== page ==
As stock markets flailed and the age of zero interest was only slowly beginning to end, 2022 was not kind to investors.
The year was also Wall Street's worst since the Great Recession, causing most shareholders leaving markets owning less than what they started with.
Those with more conservative investments, like a savings account, could have had the last laugh, had it not been for 2022's rampant inflation that made even a stagnant account balance worth quite a bit less in real world terms.
For more adventurous investors with the right amount of money, so-called luxury investments or investments of passion could have been a way out of this predicament.
As Statista's Katharina Buchholz details below, a recent study by Knight Frank details flashy asset options outside of stocks and other financial products that blew past last year's inflation rate with their average increases in value...
You will find more infographics at Statista
Art, for example, rose in price by an average of 29 percent over the course of 2022 – well above the year-over-year U.S. inflation rate in December of 6.5 percent.
An investment in a classic car yielded a value increase of 25 percent across the category, while a statement watch increased in price on average by 18 percent. Handbags, expensive wine and collector coins were still up more than inflation between the beginning and the end of 2022. Some luxury investments didn't make the inflation cut in 2022, but at a 3-6 percent value increase, these luxury asset classes still beat the average savings account interest rate, which stood at only 0.35% in early 2023 despite central banks rates having left zero interest territory.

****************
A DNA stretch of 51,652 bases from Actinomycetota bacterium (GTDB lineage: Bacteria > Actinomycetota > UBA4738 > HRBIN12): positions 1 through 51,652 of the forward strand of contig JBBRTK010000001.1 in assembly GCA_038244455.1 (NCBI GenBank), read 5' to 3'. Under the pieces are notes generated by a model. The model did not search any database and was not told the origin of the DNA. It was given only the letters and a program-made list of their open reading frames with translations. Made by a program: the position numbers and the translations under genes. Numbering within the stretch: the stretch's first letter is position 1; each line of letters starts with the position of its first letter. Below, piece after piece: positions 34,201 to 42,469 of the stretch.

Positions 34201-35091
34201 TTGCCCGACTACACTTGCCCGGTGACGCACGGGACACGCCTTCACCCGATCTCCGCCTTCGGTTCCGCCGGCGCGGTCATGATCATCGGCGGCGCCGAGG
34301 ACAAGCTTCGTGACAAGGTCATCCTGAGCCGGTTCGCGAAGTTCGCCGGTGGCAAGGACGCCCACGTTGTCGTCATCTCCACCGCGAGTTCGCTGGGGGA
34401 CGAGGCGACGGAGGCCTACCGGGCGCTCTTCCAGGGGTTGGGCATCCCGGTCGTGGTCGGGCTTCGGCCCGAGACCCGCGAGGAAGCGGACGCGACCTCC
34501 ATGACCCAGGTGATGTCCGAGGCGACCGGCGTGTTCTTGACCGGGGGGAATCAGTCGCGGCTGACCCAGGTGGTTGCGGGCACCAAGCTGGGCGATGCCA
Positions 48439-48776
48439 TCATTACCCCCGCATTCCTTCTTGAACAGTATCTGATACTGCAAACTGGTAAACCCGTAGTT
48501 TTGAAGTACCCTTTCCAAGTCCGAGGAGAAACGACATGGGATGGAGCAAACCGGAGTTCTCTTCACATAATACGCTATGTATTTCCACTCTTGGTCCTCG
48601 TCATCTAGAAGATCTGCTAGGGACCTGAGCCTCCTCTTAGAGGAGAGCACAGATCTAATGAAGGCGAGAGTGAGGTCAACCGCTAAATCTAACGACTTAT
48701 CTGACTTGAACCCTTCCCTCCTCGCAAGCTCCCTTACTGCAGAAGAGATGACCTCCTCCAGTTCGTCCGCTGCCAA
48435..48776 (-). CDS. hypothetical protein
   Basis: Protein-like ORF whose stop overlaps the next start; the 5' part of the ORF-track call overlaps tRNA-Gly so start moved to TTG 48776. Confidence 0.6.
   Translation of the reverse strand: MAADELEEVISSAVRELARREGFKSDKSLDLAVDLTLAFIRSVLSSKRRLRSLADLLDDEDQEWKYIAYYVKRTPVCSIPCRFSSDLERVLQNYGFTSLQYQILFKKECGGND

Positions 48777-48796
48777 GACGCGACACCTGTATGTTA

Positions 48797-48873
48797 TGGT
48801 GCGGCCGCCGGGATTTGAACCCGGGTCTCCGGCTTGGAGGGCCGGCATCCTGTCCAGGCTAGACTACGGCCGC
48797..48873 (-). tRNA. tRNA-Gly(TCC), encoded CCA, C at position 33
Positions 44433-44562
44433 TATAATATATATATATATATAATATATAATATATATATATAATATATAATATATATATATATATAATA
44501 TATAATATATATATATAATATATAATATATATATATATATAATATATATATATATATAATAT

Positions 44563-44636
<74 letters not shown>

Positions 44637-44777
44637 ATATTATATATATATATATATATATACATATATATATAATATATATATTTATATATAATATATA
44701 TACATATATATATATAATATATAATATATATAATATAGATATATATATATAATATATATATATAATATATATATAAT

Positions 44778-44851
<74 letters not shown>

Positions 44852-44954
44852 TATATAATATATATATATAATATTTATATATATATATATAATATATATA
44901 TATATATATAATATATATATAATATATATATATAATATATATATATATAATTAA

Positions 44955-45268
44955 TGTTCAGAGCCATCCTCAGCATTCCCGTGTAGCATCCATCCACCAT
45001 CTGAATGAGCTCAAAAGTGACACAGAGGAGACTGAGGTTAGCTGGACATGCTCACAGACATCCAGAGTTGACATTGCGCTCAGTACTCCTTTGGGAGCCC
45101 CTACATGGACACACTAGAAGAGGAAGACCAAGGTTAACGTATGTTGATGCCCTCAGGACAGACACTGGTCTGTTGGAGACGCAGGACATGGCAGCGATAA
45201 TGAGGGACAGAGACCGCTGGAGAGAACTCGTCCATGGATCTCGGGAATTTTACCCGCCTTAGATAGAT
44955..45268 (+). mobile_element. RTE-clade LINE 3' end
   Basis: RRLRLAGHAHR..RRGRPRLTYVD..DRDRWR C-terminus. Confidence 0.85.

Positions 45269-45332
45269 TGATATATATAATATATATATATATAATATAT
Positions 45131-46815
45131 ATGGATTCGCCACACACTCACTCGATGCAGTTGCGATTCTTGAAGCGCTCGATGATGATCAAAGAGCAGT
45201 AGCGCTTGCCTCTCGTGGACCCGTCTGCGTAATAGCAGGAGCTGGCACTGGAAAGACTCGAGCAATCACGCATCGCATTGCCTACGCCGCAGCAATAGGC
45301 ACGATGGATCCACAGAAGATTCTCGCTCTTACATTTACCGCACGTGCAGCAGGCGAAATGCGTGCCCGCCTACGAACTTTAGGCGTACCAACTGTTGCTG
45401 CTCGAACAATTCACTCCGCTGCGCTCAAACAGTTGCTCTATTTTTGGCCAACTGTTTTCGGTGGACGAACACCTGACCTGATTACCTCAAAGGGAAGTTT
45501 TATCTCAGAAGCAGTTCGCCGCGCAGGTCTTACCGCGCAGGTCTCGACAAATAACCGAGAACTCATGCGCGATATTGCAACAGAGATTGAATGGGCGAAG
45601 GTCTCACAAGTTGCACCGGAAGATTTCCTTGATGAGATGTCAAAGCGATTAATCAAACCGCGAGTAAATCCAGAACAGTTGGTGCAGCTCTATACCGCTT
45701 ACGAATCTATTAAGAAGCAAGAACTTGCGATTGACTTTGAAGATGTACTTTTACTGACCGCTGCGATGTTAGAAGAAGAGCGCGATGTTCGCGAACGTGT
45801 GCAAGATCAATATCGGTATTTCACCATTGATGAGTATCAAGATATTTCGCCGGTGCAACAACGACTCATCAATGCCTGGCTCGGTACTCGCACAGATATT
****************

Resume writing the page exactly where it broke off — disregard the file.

The study also notes the 10-year value increases of these luxury investment categories. Here, rare whisky is winning out by a large margin with prices increasing by an enormous 373 percent over the time period.
More Top Reads From Oilprice.com:
- Oil Prices Remain Rangebound Despite A String Of Predictions
- Strikes That Shut Down French LNG Terminals Expected To Continue
- The Real Reason Why Automakers Slashed EV Prices